Interview: Sampology
On current projects, future plans, and single ladies
Thinking outside of the box  is crucial for success in today’s music industry. No one does this better than Australian-born A/V DJ Sampology, whose mixture of audio and visual performance dazzle even the most uninspired of concert goers.  Sampology, AKA Sam Poggioli, has collaborated with, and remixed for hit makers such as Major Lazer, Beyonce, and Beenie Man, positioning him for nothing short of superstardom. Now, just imagine our collective squeal here at Joonbug, when Sampology agreed to take some time out of his busy schedule to talk to us about his mission, current projects, and plans for the future...
What are some of your most current projects?

Well, I come from a DJ/producing background, but the main thing that I'm going for is my AV shows, which is like a visual DJ set. So, I'm standing on a stage, the video screen behind me, people in the crowd, and I'm DJing with both audio and visual at the same time. The kind of visual shows that I construct can be anything, there's no rules. At the moment, I'm in the middle of a really big Australian tour. The current projects, beside that, and a really short – like, week long – trip to LA right now, are these couple of shows; one's a full show and the other’s a DJ set. So yeah, that's the main stuff that's going on right now.
How did you get your start?

Basically, it's been like...slow, organic progressions from playing in Brisbane from the age of like, 17, in nightclubs, supporting bands and being in a couple bands, to starting to travel to other cities in Australia, and then starting to travel overseas. I worked in a record store for four years, and yeah it was just...organic progression. Then in 2008, the technology became available for me to present a visual show in the way that I wanted to present it, essentially, just running between records, instead of just transitioning between records as I would normally. The energy is better, I can link to the visuals as well, to have my own look and to engage people in a bigger and better way; to connect to people. So, I've really been pushing that as much as possible. I've been trying to kind of...break ground in my own kind of way, and just pushing that.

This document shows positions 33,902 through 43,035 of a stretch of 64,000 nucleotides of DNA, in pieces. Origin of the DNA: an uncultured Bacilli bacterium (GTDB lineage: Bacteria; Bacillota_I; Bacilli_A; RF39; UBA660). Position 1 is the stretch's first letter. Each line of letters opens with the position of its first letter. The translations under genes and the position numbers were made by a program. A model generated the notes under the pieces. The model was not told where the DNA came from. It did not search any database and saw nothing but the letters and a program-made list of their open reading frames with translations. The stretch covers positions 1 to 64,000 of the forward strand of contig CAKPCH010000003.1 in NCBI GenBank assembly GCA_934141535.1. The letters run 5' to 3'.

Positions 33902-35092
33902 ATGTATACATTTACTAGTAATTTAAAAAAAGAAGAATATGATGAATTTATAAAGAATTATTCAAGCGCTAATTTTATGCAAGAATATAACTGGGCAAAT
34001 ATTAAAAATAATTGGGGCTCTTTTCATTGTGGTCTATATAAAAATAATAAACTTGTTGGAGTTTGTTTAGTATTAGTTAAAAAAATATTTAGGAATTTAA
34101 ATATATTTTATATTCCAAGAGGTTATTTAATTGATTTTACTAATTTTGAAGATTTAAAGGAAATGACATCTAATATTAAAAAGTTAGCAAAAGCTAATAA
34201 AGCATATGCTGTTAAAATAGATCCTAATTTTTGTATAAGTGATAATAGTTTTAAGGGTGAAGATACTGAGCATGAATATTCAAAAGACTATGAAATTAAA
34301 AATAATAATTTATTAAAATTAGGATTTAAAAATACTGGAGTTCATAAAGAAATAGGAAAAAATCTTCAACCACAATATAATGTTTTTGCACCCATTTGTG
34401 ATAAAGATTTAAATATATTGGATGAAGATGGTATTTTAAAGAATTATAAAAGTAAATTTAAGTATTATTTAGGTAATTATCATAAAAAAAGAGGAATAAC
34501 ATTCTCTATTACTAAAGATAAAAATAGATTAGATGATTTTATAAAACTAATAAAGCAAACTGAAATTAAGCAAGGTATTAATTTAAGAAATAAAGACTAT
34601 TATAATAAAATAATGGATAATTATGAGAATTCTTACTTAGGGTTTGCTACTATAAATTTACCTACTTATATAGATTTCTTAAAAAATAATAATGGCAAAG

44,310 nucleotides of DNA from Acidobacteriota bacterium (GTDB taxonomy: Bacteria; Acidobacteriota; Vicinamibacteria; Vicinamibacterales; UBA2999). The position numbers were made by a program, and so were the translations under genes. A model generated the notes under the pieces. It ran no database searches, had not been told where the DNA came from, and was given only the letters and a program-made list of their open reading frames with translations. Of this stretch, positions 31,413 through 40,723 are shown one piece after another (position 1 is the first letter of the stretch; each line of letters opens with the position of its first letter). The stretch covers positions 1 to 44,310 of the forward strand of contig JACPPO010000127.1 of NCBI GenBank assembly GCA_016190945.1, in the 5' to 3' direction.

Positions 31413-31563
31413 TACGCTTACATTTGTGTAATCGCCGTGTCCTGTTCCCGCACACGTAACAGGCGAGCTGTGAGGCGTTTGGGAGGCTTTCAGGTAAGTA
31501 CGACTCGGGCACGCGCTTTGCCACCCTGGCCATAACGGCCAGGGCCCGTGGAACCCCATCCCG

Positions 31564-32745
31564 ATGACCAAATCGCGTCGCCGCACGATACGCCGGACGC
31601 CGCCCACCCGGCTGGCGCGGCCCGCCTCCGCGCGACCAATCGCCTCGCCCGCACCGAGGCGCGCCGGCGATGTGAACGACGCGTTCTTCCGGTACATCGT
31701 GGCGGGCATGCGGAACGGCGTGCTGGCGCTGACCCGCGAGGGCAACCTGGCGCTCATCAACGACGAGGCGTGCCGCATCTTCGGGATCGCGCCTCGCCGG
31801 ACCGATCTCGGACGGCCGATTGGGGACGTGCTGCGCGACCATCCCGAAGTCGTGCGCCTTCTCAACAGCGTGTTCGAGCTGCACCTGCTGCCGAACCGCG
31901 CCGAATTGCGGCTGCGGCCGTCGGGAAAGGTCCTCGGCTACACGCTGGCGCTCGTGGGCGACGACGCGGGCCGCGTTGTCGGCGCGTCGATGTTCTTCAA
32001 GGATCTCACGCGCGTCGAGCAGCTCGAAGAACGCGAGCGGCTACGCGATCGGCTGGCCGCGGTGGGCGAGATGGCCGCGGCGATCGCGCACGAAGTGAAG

Now that all of this new technology is available, what do you think the future holds for combined audio and visual production?